Up. Left… Right… No, Left…
Using the descent stage for sustained velocity control instead of altitude management in the less-than-zippy LEM can be tricky, however. Pitch too far over and you’ll lose altitude and crash into the Martian surface which turns out to be just as unforgiving as the surface of the Earth (can’t wait for the Planet Nerf or Bouncy Ball Pit map!). Fail to pitch over enough, however, and you’ll burn all your fuel before you reach your destination. To throw another challenge into the mix, the LEM’s controls and cockpit views just weren’t designed for this style of control, making trans-Martian flight very non-intuitive. My brain gets all wonky trying to get the lander in the right attitude for the most basic of maneuvers: “Shape up man, you’re too steep! Now, not so shallow, we’ll plow into the ground. Bring the nose up…up…yes, that’s right…now, we’re too far to the right. Do I yaw or bank? Or both? Ugh, that’s not right…. oops, overshot the platform, let’s circle around again… uh… yaw or bank?” I’m definitely up to the challenge, however, and am thankful it’s only virtual money, material, and lives that are getting spent in my training process!
Although success is a reward in and of itself, zooming past the very Martian-looking terrain is a hoot, too.
Startup checklist completed, just awaiting clearance for takeoff.
Not far from base, but already down to almost a half tank: time to RTB.
Taking the Scenic Route
While I prefer to use the cockpit view exclusively in Lunar Flight, the detailed Martian terrain demands the use of an external camera to soak in the gorgeous terrain and immersive dust storms. Maintaining control of the LEM while ogling the scenery in said external cam view is dang near impossible at my current skill level, however.
Almost ate Martian dust on this pass.
Would you believe it? There’s no Dairy Queen here, either!
I’ve currently settled on a “V-22 Osprey” technique to traverse the Martian expanses: I liftoff in a hover, roll to the desired heading, and then transition to forward flight for the cruise portion of the journey. When I get close to the landing zone (500m or so), I transition back to a hover and try to zero out my attitude errors as a I approach the landing pad.
Actual screenshot from my first successful inter-base flight on Mars.
“LEM 09422 you are number 1 to land, pad 1.”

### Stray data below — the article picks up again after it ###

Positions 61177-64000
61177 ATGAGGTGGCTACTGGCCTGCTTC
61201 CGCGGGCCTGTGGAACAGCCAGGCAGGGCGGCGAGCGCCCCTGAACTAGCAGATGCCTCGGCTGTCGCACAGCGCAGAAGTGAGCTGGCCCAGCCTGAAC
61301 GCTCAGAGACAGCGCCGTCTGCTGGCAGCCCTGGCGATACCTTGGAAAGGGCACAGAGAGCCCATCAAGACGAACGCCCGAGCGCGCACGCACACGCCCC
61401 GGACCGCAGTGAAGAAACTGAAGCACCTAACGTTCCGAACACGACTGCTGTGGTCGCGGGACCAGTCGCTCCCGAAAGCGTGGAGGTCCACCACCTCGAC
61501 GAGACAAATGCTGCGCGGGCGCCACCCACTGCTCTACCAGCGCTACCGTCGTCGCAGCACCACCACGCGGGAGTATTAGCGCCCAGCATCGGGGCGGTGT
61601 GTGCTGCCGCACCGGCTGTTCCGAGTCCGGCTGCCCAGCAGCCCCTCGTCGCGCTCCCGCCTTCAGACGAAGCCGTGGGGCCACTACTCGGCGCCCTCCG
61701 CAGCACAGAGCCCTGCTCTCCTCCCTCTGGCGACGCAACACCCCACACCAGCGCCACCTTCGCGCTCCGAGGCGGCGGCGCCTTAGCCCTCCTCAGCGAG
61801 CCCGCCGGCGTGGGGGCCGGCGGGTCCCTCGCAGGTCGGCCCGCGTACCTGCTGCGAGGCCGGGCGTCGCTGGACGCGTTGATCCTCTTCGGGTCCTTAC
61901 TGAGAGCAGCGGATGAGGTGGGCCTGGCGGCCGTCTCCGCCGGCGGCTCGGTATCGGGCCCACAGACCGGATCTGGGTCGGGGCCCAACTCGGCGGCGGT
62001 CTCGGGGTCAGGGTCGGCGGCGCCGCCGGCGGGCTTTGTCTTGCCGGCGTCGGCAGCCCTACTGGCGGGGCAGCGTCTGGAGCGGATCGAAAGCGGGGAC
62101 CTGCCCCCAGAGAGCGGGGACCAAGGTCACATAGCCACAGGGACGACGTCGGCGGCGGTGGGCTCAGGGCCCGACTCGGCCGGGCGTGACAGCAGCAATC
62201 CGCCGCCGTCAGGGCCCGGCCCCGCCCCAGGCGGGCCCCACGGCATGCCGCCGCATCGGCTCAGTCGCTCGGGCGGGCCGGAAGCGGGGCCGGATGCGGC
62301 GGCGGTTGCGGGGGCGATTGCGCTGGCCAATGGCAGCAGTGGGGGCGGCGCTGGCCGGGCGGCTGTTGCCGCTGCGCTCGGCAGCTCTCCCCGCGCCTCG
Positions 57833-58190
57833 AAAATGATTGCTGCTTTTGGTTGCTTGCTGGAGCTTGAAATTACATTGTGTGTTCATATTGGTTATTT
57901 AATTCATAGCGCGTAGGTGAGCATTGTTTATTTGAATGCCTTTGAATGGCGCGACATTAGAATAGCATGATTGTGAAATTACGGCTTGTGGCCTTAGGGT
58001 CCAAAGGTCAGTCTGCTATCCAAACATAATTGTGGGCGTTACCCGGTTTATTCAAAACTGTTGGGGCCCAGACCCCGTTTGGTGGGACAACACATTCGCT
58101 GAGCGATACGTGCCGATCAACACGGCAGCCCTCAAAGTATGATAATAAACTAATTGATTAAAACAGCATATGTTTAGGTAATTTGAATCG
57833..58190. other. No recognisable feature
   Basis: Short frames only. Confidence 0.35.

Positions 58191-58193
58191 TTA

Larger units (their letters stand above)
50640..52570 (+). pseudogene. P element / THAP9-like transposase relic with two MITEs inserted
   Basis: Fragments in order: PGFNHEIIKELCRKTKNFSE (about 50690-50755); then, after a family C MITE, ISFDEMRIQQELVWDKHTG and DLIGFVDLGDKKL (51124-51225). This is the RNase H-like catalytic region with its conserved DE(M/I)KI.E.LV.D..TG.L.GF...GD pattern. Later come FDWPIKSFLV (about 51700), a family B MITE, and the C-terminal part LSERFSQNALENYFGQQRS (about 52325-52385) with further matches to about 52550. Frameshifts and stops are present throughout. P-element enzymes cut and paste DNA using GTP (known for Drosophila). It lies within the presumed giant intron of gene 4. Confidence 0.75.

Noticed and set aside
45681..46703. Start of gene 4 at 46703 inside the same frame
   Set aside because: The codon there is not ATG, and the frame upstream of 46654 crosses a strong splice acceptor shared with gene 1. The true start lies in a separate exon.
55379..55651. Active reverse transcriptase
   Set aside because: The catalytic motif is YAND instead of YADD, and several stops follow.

I’m using tanker loads of fuel (thank goodness for the three strap on tanks you can buy!) on each flight, but every completed mission is a bucket of XP and cash towards my next upgrade. I’m having a heck of time with attitude control and I’m betting the high-priced gyro upgrades are worth their weight in Martian unobtainium, or whatever currency floats out here.
Home, sweet Ares.
Although the LEM is uniquely un-suited for the Martian environment that Shovsoft has mercilessly thrown the poor bug into, the challenges just make the experience that much more addictive. I can’t say I’m a fan of the limited view cockpit and all the achievement notices that seem to pop up every few minutes, but I see myself playing this game for some time to come. At $9.99 USD from Steam, this little gem is a fun way to lose some time!
- Upgrade system and increasingly challenging maps keeps things interesting.
- Easy-learning curve for causal simmers, but increasingly difficult missions and time trials for hardcore simmers looking for a challenge.
- Soundtrack is great, even if audio clips get to be repetitive.
- Creative achievements make grinding more enjoyable.
Could Be Better
- 3D cockpit and Track IR support (6DOF, please!).
- Intuitive/flexible controller configuration.
- Additional mission types.
- Vehicles better suited for Mars environment.
Reviewer’s System Specs
- Motherboard: Asus P6x58D-E
- Processor: Intel i7-920
- RAM: 6GB 1600MHz
- Video: EVGA GTX 470
- Hard Drive: Western Digital 300GB Velociraptor
- Saitek X52 Pro HOTAS
- Thrustmaster Warthog HOTAS
- CH Pro Rudder Pedals
- NaturalPoint TrackIR 4 PRO
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